Terry (classical theism): “Good things like the order and beauty of nature or our capacity for love and hope suggest an Ultimate Source of goodness. This maximally good being we call God, who is perfect in intelligence, power, and goodness.”
Chris (finite or “process” theism): “The endless history of war, famine, suffering and death suggests that if a divine being exists at all, this deity is necessarily imperfect, or limited, in intelligence, power, or concern for humankind.”

Dale (monism): “God cannot be categorized as either good or evil because God subsumes everything, including what we think is good and evil, in the divine Oneness of Being. God is everything and everything is God.”

Robin (naturalism): “Nature needs no explanation: it is simply all there is, or ever could be. God is a superfluous hypothesis, an unnecessary extra, for supposedly explaining the cosmos. The material universe has no more fundamental cause than the interplay of matter, energy, time, and chance.”

Kim (subjective idealism): “The external world is merely an illusion. The most that I have access to is the interior of my mind. Because of this subject-object uncertainty, questions regarding ‘ultimate beings somewhere out there’ become irrelevant, imaginary, or nonsensical.”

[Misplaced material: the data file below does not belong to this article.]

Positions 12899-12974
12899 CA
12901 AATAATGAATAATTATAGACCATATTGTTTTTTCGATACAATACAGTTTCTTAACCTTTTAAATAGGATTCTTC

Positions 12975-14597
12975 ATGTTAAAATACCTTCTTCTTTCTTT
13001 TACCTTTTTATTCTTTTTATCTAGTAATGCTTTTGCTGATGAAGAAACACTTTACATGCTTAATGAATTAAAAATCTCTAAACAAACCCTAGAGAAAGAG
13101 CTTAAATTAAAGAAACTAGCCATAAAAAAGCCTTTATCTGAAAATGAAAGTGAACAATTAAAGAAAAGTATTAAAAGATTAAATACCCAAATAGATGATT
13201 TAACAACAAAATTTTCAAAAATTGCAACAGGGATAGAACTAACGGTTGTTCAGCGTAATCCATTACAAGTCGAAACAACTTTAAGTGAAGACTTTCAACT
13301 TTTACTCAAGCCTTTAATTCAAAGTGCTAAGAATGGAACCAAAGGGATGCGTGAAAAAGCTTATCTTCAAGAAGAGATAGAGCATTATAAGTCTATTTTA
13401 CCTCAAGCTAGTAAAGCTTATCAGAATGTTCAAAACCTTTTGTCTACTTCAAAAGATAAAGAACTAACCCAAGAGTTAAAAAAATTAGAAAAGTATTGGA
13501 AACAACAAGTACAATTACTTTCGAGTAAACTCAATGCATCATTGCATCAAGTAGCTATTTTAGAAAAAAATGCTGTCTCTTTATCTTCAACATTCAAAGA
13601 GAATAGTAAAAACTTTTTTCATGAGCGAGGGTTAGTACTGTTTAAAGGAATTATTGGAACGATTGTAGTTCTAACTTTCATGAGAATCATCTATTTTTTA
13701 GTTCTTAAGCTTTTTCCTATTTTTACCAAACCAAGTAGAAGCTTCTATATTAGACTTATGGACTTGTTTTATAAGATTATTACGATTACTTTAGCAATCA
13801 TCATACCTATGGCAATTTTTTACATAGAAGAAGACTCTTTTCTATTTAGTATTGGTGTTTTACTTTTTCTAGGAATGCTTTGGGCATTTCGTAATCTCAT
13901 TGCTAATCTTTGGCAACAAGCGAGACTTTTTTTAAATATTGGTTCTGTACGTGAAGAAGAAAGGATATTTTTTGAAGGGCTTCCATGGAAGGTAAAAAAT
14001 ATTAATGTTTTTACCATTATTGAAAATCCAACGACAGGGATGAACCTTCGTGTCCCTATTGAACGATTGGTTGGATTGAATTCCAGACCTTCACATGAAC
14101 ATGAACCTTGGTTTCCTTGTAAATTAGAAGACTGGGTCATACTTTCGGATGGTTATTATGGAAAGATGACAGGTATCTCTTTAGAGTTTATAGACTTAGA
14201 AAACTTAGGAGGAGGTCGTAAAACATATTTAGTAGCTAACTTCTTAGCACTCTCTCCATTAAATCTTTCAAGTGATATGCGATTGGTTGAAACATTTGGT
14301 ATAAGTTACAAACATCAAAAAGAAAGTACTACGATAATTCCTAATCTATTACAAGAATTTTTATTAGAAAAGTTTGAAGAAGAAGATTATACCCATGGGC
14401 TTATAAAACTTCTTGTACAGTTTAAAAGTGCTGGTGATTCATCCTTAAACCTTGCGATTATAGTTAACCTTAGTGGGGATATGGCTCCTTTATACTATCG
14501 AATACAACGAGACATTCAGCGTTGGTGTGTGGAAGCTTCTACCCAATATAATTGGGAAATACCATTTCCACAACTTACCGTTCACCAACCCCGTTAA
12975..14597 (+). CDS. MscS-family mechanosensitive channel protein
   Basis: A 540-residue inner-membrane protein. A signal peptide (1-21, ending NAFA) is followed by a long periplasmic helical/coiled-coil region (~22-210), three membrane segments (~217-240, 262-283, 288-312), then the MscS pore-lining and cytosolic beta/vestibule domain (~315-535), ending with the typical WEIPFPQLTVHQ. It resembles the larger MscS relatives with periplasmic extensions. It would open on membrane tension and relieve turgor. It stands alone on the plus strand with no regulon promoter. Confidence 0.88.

How can we respond to such a variety of viewpoints? One natural response is to say that everyone is right, that each one has discovered what is “true for me”. This response is called “relativism”. Relativism seems safe, because we never have to say, “I think I’m right and you’re wrong.” However, this avoidance of disagreement comes at a high price: it muddles the question of truth.

Views as contrary as these five cannot be all true, since they contradict one another. The only way we can say that they are all true is by watering down our concept of “truth”. Then it becomes something that is purely subjective make-believe.

Knowledge Through Inference to the Best Explanation

If we are to escape the bog of intellectual pessimism, we must find some source of knowledge that is widely shared and on which we can base our judgments. One time-honored and widely cited source is called “inductive inference”.